CARLSBAD — “Picklers” made sure their voice was heard.
Nearly 100 Carlsbad residents and avid pickleballers voiced their support for the $472,000 designated for six courts at Poinsettia Park during Tuesday’s City Council meeting.
The courts are included in the city’s 15-year Capital Improvement Program report, which detailed other issues such as infrastructure, beaches, parks and, of course, pickleball.
The report will be back to council for approval June 28.
Trudy Stapleton, a 30-year resident, said the Carlsbad Pickleball Support Group worked for the past six years to get courts included in the city’s budget. In addition, she said the collaboration between her group and Parks and Recreation Director Chris Hazeltine was critical in identifying a location and cost.
“This has been a six-year effort … and we are here in solidarity,” Stapleton said. “This is about quality of life and promotes the core values (of the city).”
At least a dozen residents, from seniors to a teenager, spoke to the council about the need for the courts. In short, they said driving to Oceanside or Vista is an inconvenience, especially since those courts are constantly filled.
Mostly, though, the residents said the sport, which many spoke of as being the fastest growing game in the country, encourages friendship, teamwork, camaraderie and other positive aspects.
J.D. Duncan said he picked up the sport in St. George, Utah, where the tiny town on the border with Nevada hosts dozens of tournaments. Others said they travel across the country for tournaments as well.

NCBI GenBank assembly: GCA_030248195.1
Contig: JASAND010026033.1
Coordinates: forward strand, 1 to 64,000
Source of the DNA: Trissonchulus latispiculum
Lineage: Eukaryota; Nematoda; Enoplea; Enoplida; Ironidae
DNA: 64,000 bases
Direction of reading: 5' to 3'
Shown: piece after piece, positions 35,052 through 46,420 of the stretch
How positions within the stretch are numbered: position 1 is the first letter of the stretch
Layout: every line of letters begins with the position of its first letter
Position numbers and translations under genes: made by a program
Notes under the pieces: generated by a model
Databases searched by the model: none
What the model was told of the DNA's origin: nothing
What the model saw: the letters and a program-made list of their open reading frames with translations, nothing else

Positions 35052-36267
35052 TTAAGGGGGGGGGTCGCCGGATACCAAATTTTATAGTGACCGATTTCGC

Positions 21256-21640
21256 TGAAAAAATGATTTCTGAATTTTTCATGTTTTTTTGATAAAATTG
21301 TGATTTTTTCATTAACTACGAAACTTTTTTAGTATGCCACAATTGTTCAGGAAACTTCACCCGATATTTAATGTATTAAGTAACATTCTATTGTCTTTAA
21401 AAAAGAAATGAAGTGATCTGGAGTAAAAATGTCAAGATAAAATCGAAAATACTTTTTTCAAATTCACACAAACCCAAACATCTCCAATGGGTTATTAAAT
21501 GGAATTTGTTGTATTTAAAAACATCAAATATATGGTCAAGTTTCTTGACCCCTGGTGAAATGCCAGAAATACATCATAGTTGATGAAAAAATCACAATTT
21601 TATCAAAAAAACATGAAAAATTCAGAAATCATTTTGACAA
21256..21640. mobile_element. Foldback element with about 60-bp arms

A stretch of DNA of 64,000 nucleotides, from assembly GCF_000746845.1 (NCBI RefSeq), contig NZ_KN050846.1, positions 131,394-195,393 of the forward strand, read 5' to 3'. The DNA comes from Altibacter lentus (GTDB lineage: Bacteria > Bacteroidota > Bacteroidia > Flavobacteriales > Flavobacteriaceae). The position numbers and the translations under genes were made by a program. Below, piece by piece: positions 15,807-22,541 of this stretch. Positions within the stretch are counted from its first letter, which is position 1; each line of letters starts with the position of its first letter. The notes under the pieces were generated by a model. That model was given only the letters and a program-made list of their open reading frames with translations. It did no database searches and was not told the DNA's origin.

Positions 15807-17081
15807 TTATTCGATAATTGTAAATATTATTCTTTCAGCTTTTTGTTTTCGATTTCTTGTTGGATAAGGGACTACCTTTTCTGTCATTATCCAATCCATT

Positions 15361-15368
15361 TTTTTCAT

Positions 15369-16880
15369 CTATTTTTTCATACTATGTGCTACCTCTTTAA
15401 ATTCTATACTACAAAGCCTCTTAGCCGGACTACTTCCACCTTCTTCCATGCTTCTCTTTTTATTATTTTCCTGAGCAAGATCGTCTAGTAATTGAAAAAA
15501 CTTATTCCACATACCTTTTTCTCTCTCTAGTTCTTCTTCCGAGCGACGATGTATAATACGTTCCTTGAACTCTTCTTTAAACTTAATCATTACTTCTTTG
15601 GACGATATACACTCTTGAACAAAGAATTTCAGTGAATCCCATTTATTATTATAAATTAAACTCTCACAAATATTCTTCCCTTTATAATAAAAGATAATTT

Carlsbad, they said, could join the list as a Pickleball destination due to its climate, location and amenities.
“We are as optimistic as ever of a pickleball program in Carlsbad,” one resident said. “The demand for play time has dramatically increased. So much so that I am very confident that the city will be searching in short order for other locations.
Marshall Planz, senior engineer for the city, said the pickleball courts would not replace any tennis courts, but instead would sit just east of those at Poinsettia Park.
As for the cost, the $472,000 price tag is on the high end, Hazeltine said. Councilman Mark Packard questioned the cost after St. Michael’s by-the-Sea Episcopal Church installed two courts for about $40,000, although the church received $24,000 in donations.
Hazeltine said those courts received donations, including manpower and materials, which the city will not. In addition, the city will commercially grade the courts, install lights, landscaping and a higher grade of fencing, he added. Design fees also add to the cost.
However, Hazeltine said he expects the cost to be around $400,000 and the $472,000 was estimated in case of any problems.
“These courts will be master planned by a landscape architect and certified and fall zones in place,” Hazeltine. “Commercial grade construction includes six to eight inches of steel re-enforced concrete. The improvements we plan to put in place are expected to last at least 30 years. It’s our typical type of construction, which we refer to as the ‘Carlsbad Way.’ When we do a project, we do it the right way.”